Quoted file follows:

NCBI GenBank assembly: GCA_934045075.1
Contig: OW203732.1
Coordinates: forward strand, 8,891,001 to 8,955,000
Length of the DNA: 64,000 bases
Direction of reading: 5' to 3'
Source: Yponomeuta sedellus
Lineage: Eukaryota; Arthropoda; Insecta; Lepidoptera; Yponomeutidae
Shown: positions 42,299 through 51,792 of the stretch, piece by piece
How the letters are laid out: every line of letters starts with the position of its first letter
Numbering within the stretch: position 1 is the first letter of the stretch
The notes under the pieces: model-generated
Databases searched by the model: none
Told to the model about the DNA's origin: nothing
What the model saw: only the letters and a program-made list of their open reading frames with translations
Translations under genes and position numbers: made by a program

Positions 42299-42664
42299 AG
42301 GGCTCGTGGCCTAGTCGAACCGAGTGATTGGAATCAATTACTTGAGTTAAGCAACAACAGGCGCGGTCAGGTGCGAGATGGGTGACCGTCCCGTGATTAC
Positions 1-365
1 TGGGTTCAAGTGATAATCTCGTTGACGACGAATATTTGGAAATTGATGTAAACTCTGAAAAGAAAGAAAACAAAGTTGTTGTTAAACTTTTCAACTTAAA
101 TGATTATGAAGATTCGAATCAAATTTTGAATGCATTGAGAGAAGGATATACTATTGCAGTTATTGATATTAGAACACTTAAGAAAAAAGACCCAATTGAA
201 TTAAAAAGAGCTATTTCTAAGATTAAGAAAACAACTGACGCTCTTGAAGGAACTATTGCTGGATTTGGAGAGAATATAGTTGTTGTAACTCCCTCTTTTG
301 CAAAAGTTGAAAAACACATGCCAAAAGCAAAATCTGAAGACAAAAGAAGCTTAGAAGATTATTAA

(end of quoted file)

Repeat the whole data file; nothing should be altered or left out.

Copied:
NCBI GenBank assembly: GCA_934045075.1
Contig: OW203732.1
Coordinates: forward strand, 8,891,001 to 8,955,000
Length of the DNA: 64,000 bases
Direction of reading: 5' to 3'
Source: Yponomeuta sedellus
Lineage: Eukaryota; Arthropoda; Insecta; Lepidoptera; Yponomeutidae
Shown: positions 42,299 through 51,792 of the stretch, piece by piece
How the letters are laid out: every line of letters starts with the position of its first letter
Numbering within the stretch: position 1 is the first letter of the stretch
The notes under the pieces: model-generated
Databases searched by the model: none
Told to the model about the DNA's origin: nothing
What the model saw: only the letters and a program-made list of their open reading frames with translations
Translations under genes and position numbers: made by a program

Positions 42299-42664
42299 AG
42301 GGCTCGTGGCCTAGTCGAACCGAGTGATTGGAATCAATTACTTGAGTTAAGCAACAACAGGCGCGGTCAGGTGCGAGATGGGTGACCGTCCCGTGATTAC
Positions 1-365
1 TGGGTTCAAGTGATAATCTCGTTGACGACGAATATTTGGAAATTGATGTAAACTCTGAAAAGAAAGAAAACAAAGTTGTTGTTAAACTTTTCAACTTAAA
101 TGATTATGAAGATTCGAATCAAATTTTGAATGCATTGAGAGAAGGATATACTATTGCAGTTATTGATATTAGAACACTTAAGAAAAAAGACCCAATTGAA
201 TTAAAAAGAGCTATTTCTAAGATTAAGAAAACAACTGACGCTCTTGAAGGAACTATTGCTGGATTTGGAGAGAATATAGTTGTTGTAACTCCCTCTTTTG
301 CAAAAGTTGAAAAACACATGCCAAAAGCAAAATCTGAAGACAAAAGAAGCTTAGAAGATTATTAA